1. The time came for Elijah to go home with the Lord. As Elijah and Elisha were walking along and talking together, God revealed a chariot of fire with horses of fire. God took Elijah up into heaven in the whirlwind. The picture of Elijah and Elisha walking along the road together and talking with each other is a good picture of the mentoring process. The mentor must spend time with the one being mentored. The learner needs to ask questions and the mentor needs to demonstrate what is to be done and to explain how and why the one mentored needs to do these tasks. God often revealed himself through fire, as he did to Moses at the burning bush and to Elijah on Mount Carmel before the prophets of Baal. The appearance of the chariots and horsemen was used elsewhere to describe an appearance of God (see 2 Kings 13:14). God separated them; Elijah to go home with him and Elisha to stay and minister to his people. Elisha addressed Elijah as “My father, my father,” meaning his spiritual father. After watching Elijah go out of sight, Elisha tore his clothes apart in anguish. This action and his intimate address of Elijah as “My father, my father” revealed the grief of Elisha’s heart at the departure of Elijah. Evidently in Elijah’s miraculous translation to heaven in the whirlwind, he either discarded or dropped his mantle. This garment was part of the uniform of Elijah the prophet and served as a symbol of his ministry. Elisha picked up the mantle and went back to the banks of the Jordan where Elijah had parted the waters. Taking Elijah’s prophetic cloak was meaningful symbolism. Elisha was assuming responsibility as Elijah’s successor and began his journey back to Israel to serve the Lord. Using the mantle in the same manner as he had seen Elijah use it, Elisha struck the waters. He asked, “Where is the Lord God of Elijah?” Elijah was gone. Only his cloak remained. Was God gone also? Facing the obstacle of the river was Elisha’s first test as to whether God really had called him and empowered him to succeed Elijah. When Elisha used the cloak on the river, it divided and he crossed over. God answered Elisha’s question: God was with Elisha as He had been with Elijah! Elijah had left the work to others, namely Elisha!

EXAMPLE: We need to be reminded that unlike now because of Jesus’ resurrection we enjoy the power and presence of God always. During Elijah’s and Elisha’s day this was not the case. The presence of God through the Holy Spirit had not been given permanently as it is today. Elisha was unsure and he needed to be reassured by the Lord. God show him that he indeed was Elijah’s true successor by parting the waters of the Jordan just as he had done for Elijah. That hairy old garment was not magical or special, it was the people God worked through who were. Elijah had left Elisha to continue the work of being God’s prophet.


1. Mentors need to test those they are mentoring to see if they are suited for the task.
2. Those who demonstrate spiritual sensitivity to serving God should be mentored.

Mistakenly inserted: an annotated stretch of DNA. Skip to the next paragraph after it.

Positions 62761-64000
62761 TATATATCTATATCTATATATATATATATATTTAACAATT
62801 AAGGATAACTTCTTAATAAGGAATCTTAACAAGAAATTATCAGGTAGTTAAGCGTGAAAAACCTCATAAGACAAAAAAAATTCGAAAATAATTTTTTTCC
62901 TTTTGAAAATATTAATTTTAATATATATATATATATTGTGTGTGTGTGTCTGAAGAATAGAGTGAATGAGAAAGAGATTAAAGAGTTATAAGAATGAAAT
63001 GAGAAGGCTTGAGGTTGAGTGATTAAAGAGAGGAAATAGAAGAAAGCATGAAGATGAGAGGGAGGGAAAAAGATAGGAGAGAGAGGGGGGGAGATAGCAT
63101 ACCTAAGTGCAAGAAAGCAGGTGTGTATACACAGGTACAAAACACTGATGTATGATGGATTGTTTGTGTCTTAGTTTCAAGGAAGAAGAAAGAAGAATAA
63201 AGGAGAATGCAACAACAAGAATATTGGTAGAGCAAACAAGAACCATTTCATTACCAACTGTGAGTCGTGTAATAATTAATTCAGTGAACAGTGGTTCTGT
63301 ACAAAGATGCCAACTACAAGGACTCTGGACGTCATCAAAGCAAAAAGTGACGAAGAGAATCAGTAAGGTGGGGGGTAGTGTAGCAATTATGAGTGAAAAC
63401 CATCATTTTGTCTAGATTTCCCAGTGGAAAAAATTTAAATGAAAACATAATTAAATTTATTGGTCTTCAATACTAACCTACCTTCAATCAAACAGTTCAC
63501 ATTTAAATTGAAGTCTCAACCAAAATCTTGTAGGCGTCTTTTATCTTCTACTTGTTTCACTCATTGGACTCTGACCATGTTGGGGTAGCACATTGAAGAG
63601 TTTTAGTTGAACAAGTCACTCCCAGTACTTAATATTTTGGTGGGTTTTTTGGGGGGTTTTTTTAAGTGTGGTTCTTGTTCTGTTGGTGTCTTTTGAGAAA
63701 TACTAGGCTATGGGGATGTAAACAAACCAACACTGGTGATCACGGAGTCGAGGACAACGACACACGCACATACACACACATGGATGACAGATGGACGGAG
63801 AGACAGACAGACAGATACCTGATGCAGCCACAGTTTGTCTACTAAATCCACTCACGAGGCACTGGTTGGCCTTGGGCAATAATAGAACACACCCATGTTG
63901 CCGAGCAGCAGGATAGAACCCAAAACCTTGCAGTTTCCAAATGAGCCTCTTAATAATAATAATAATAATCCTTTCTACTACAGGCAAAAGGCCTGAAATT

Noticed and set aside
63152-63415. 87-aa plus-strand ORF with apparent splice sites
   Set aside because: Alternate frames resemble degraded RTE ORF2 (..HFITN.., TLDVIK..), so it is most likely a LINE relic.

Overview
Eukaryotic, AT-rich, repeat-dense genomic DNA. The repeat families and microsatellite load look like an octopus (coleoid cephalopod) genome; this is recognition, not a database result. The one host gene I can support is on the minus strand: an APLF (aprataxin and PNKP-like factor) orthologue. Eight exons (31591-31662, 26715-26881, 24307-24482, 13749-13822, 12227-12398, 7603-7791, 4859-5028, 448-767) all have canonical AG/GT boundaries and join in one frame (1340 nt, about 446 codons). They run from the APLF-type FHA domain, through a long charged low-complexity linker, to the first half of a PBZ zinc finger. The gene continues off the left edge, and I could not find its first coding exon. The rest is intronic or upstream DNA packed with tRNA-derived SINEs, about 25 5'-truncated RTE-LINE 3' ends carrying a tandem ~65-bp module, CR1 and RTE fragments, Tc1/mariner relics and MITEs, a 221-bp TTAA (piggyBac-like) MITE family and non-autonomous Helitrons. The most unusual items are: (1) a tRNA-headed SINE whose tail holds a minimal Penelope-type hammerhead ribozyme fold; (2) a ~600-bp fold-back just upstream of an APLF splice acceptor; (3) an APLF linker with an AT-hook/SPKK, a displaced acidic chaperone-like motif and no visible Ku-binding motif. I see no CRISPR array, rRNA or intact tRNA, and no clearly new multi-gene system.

3. Those mentored must be released do the work for which they have been mentored.
This article is copyrighted © 2018 by Lee Hemen and is the sole property of Lee Hemen, and may not be used unless you quote the entire article and have my permission.


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2 Peter 1:3-8 — Game On!

2 Peter 1:3-8 — Game On!
By Pastor Lee Hemen
July 15, 2018

Sad to say but most Christians do not have a good grasp of theology. In fact for some churches they have taken arrogant pride in not being associated with any particular theology. This self-inflicted spiritual ignorance has become a disease that hinders the spiritual growth of believers. Churches and individual believers have lost their focus. When sports teams lose focus there is a cry that often is heard in the dugouts and sidelines: “Game on!” It means they are ready, willing, and able to do whatever it takes to win the game before them. I believe it is time for Christians to get their game on!

Gregory Camp wrote a song a few years back where the chorus went: “Hey now, you’re an all-star, get your game on, go play. Hey now, you’re a rock star, get the show on, get paid. And all that glitters is gold; only shooting stars break the mold!” Of course he was writing about living for the moment but it kind of applies for the believer who wants to shine in a sin-darken world. I believe it is time for Christians to get their game on! Let’s discover how…

READ: 2 Peter 1:3-8

When I go fishing I try to use bait or lures that will attract fish. I have learned that fish do not respond to a lure or bait because they like it, they respond because whatever is used triggers in them an instinctual response of aggression. And I have just about everything I need in my tackle box to attract fish. The Christian’s problem is they have swallowed the lie that they do not have what they need to attract the lost to Jesus. It is time to get our game on and realize…

I. Christians have everything they need to get their game on! (Vv. 3-4)